by Elliot Borg, Darian Leib, & Emily Weisberg
Staff, Mitzvah Corps New Orleans 2013
a word from Darian & Emily…
As I pull out my oversized suitcase, I find it hard to believe that it’s been a year since Mitzvah Corps of the South 2012 came to a close. I went into last summer’s program expecting to organize activities and help facilitate conversations that encouraged the participants to grow and learn, but quickly learned that, much to my surprise, I too was going to grow an incredible amount from my time in New Orleans. While we were together, the MCS 2012 family taught me about the importance of living with kavannah, or intention, in all that we do.
As a returning staff member, I’ve seen the Mitzvah Corps programs grow and change a lot in this past year alone, so it’s incredible to think that we are celebrating our 50th anniversary this year! For decades, teens have been gathering together do tikkun olam,
but it’s more than just volunteering. While this hands-on work is an important piece we must do to help better the world, this program is about living intentionally in all that we do, and using our interactions with others as an opportunity to impart change. While the time together in New Orleans will fly by, the goal is for each member of our community to take their experiences and continue to make an impact on those around them once they return back home.
When I think about this idea of kavannah, I have no better example than twenty-four teens sharing their summers, as they leave the comfort of their own communities to become part of something new and unique. Mitzvah Corps isn’t just about spending two weeks restoring homes or planting in a community garden. This is important work, and the organizations we work with are so grateful for what we do, but a life filled with kavannah goes beyond what you do with set-aside chunks of your time. It’s about your actions and choices on a daily basis, and reflecting on them to help guide you in the future.
thoughts from Elliot…
When my plane landed yesterday afternoon, there were many things that surprised me. I couldn’t believe that, after months of preparation and excitement, I had finally arrived in New Orleans! This is my first time here, and I cannot think of a better way to experience this city for the first time. I don’t know what I was expecting, but the reality of New Orleans is much different than what I had imagined. The culture is vibrant, the food is delicious, the people are friendly, and it is clear to me that we have partnered with some amazing organizations to help us make a difference in local communities, while creating a community of our own.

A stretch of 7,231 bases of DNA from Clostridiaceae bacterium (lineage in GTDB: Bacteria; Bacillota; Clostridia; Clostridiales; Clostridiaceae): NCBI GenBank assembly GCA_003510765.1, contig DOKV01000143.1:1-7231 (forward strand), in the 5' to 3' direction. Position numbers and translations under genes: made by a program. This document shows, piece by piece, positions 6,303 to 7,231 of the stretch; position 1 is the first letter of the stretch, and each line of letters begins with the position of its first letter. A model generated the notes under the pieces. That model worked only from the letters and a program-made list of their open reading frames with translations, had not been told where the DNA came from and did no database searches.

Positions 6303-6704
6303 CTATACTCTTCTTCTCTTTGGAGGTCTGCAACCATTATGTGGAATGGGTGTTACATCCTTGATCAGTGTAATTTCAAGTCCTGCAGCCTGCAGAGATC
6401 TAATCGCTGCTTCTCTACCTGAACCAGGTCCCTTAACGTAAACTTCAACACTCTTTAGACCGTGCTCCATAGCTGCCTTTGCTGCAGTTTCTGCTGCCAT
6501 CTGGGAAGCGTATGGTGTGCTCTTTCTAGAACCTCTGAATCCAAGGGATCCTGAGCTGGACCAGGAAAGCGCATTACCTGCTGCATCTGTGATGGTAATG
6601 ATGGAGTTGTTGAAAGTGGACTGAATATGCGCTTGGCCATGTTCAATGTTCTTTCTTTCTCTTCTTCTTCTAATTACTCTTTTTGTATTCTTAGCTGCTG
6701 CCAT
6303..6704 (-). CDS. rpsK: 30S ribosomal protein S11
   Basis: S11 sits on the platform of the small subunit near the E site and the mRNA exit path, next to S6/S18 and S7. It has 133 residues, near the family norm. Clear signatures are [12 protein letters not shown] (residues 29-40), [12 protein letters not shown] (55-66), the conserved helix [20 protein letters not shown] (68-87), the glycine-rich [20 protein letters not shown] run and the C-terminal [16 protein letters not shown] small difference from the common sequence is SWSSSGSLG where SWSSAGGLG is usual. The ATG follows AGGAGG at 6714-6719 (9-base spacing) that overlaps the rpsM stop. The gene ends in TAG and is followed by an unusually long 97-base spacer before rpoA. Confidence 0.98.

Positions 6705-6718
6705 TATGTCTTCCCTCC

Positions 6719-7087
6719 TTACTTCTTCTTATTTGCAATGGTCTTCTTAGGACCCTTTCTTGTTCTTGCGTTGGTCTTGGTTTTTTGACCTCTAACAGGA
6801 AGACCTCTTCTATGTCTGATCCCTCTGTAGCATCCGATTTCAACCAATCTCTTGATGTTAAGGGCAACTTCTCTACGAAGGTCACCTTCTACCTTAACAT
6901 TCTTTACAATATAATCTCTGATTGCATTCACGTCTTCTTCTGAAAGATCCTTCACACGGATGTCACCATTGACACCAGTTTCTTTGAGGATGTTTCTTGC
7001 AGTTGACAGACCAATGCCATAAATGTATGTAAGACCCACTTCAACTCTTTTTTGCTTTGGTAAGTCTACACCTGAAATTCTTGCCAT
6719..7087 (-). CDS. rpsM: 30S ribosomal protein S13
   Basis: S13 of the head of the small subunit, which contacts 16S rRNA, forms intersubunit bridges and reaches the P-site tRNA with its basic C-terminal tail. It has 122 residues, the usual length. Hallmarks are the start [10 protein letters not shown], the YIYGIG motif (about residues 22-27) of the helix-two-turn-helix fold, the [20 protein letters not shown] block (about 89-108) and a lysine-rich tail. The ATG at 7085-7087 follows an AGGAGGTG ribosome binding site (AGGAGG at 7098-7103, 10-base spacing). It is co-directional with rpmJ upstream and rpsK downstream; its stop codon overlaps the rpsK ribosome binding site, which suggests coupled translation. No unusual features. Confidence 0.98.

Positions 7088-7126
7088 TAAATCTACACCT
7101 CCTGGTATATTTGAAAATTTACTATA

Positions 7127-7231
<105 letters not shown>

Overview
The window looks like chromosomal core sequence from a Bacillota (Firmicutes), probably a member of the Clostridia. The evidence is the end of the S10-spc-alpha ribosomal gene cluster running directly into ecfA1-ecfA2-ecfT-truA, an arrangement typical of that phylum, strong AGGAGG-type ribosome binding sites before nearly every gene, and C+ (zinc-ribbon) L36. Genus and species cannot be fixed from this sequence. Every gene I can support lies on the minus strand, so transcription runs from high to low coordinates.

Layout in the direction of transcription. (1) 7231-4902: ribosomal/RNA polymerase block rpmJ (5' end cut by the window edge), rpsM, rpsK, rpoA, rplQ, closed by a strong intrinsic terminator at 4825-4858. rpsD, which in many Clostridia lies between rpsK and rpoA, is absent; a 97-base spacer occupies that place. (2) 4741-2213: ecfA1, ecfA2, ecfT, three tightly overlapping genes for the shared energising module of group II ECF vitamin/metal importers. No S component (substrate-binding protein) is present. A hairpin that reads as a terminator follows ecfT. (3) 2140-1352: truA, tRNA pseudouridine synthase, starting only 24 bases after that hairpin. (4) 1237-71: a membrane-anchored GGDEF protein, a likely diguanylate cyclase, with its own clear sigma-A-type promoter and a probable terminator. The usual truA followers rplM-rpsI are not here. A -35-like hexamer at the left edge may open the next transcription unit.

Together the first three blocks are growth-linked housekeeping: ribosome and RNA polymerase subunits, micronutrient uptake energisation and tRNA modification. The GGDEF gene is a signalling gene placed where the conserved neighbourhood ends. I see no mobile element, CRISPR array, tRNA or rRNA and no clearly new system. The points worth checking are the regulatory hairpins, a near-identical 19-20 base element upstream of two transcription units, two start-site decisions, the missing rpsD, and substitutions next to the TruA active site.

As a Chicago native, the history of the South is incredibly different than what I am used to; this is a good thing. It takes me outside of my comfort zone, something that will happen frequently for the next two weeks. I keep thinking about the Civil Rights tour that will take us through Alabama, when we’ll be visiting the Rosa Parks Museum, visiting the 16th Street Baptist Church, the Civil Rights Institute, and more. Then I think about how our hotel is on Jefferson Highway, most likely named for Jefferson Davis, the president of the Confederacy during the Civil War. It signals to me that we will encounter many people whose race, finances, histories, and political beliefs will vary profoundly from one another.
This brings me back to what Emily and Darian wrote about. Our community, and the people with whom we will interact, may not all believe the same things or act the same way. But we will draw on our history, and the history of those around us, to make and reflect on choices we’ve made at home and in the South. I hope this process will transform all of us to become more informed people, Jews, and citizens, and I cannot wait to get started.